From an engineering design and construction point of view, there is a growing adoption of a digital as built (DAB) approach, which enables stakeholders to work collaboratively in a common model and effectively creates a single source of reality for a construction project. This increases data transparency and increases efficiencies throughout the project lifecycle. Ultimately, these digital planning, design, and construction tools ensure the right projects are approved, managed, and delivered as efficiently as possible – on schedule and on budget.

5. work

IIJA funds are not only applied to infrastructure modernization. They are also used to improve the operations of state and local agencies, particularly to address challenges related to mobility, safety, equity, sustainability and resilience. The key to this is the efficient use of data. Agencies will need to dissolve their data warehouses and build modern data platforms to gain comprehensive, intelligent insights into how to reduce congestion, improve road safety, reduce carbon dioxide emissions, and more.

To achieve these and other long-term goals, agencies can leverage modern cloud-based business applications to streamline their end-to-end operations and help turn data insights into action. For example, a modern data platform can inform transportation planners which parts of the road or intersections have the highest road safety risks. But a modern advanced traffic management system (ATMS) is needed to improve traffic lights at those locations to reduce collision risks or to automate vehicle accident detection and response.

Saini says that even low-code/no-code technologies can also quickly and easily help agencies streamline their manual and workflow processes. With these tools, organizations won’t be hampered by legacy systems that make it more difficult to achieve key strategic goals – whether it’s improving infrastructure monitoring and performance, enhancing safety or deploying more digital self-service applications for constituents.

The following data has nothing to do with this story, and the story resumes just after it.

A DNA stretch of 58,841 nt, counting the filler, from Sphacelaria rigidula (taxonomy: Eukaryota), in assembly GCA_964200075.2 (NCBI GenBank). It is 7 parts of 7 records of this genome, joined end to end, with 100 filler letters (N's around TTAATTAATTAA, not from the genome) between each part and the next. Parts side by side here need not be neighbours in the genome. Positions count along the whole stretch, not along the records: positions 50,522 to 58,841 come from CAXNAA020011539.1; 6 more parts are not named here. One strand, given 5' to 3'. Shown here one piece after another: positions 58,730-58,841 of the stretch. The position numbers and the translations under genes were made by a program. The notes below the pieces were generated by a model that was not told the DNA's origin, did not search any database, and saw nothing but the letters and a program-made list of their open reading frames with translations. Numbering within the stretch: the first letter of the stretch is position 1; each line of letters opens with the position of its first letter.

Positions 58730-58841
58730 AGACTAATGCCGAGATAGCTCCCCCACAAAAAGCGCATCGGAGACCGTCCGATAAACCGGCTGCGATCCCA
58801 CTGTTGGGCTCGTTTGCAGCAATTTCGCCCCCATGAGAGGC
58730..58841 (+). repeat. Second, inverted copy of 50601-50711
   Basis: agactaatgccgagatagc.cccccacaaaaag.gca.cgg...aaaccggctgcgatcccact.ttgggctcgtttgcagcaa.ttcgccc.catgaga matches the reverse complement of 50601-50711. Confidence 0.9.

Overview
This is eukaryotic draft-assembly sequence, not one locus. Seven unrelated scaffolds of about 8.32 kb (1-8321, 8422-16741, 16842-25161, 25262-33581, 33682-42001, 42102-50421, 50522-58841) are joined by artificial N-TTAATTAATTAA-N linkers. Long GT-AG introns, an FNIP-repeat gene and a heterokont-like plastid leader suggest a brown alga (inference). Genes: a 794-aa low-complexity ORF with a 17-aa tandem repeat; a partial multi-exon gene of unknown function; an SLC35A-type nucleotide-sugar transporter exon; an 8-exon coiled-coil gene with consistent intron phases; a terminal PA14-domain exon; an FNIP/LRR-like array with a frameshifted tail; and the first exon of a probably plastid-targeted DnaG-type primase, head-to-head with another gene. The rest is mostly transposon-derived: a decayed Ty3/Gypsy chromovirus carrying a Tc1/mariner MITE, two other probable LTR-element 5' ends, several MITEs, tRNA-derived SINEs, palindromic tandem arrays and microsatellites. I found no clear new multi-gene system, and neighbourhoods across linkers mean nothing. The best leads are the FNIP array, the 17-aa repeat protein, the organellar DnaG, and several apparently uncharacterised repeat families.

Although this framework can help agencies set their technology priorities, they should also develop a clear understanding of where their organization’s technology priorities and goals align with permitted uses of federal funding, such as the IIJA, and any remaining funding from the 2021 U.S. Bailout Act. This may involve delegating specific stakeholders within the organization to monitor when guidelines are issued for various funding streams, especially competitive grants, and to ensure that the organization begins the application process for these grants as soon as possible.

Agencies can also rely on their technology partners to help identify use cases for artificial intelligence and other emerging technologies, and learn about eligible technology investments for many federal funding programs.

With the right funding framework in place, state and local governments have an opportunity to spread federal funding in a more strategic and long-term way. They can leverage funds for emerging technologies, such as artificial intelligence, that enhance cybersecurity, automate processes, and build resilience. By doing so, they will develop a future-ready digital and physical infrastructure that better meets the needs of constituents.

1 CDG/Microsoft National Survey of 248 State and Local Government Leaders on Finance, February 2022